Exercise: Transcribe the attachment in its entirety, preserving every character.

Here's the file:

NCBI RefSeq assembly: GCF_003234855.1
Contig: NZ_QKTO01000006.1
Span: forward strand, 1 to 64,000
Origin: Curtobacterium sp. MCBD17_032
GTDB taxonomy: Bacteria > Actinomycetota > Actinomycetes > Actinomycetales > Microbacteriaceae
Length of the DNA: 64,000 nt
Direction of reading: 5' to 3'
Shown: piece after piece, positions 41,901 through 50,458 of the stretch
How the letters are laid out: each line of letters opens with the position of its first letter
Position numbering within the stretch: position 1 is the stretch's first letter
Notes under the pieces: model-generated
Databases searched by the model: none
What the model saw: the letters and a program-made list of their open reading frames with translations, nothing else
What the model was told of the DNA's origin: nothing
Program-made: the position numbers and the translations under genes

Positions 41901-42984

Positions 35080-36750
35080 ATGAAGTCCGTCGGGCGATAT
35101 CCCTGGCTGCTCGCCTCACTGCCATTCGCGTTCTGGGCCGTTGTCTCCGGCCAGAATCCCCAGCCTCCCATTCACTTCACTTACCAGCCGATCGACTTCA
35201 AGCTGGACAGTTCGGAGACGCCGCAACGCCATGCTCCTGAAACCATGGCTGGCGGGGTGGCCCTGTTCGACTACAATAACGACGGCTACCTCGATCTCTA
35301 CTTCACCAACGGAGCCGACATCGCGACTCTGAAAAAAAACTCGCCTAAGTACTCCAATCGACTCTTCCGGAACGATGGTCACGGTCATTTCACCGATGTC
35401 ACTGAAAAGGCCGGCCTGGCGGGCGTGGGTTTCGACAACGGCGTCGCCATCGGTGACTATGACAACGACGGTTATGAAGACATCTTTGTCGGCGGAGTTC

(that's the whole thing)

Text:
NCBI RefSeq assembly: GCF_003234855.1
Contig: NZ_QKTO01000006.1
Span: forward strand, 1 to 64,000
Origin: Curtobacterium sp. MCBD17_032
GTDB taxonomy: Bacteria > Actinomycetota > Actinomycetes > Actinomycetales > Microbacteriaceae
Length of the DNA: 64,000 nt
Direction of reading: 5' to 3'
Shown: piece after piece, positions 41,901 through 50,458 of the stretch
How the letters are laid out: each line of letters opens with the position of its first letter
Position numbering within the stretch: position 1 is the stretch's first letter
Notes under the pieces: model-generated
Databases searched by the model: none
What the model saw: the letters and a program-made list of their open reading frames with translations, nothing else
What the model was told of the DNA's origin: nothing
Program-made: the position numbers and the translations under genes

Positions 41901-42984

Positions 35080-36750
35080 ATGAAGTCCGTCGGGCGATAT
35101 CCCTGGCTGCTCGCCTCACTGCCATTCGCGTTCTGGGCCGTTGTCTCCGGCCAGAATCCCCAGCCTCCCATTCACTTCACTTACCAGCCGATCGACTTCA
35201 AGCTGGACAGTTCGGAGACGCCGCAACGCCATGCTCCTGAAACCATGGCTGGCGGGGTGGCCCTGTTCGACTACAATAACGACGGCTACCTCGATCTCTA
35301 CTTCACCAACGGAGCCGACATCGCGACTCTGAAAAAAAACTCGCCTAAGTACTCCAATCGACTCTTCCGGAACGATGGTCACGGTCATTTCACCGATGTC
35401 ACTGAAAAGGCCGGCCTGGCGGGCGTGGGTTTCGACAACGGCGTCGCCATCGGTGACTATGACAACGACGGTTATGAAGACATCTTTGTCGGCGGAGTTC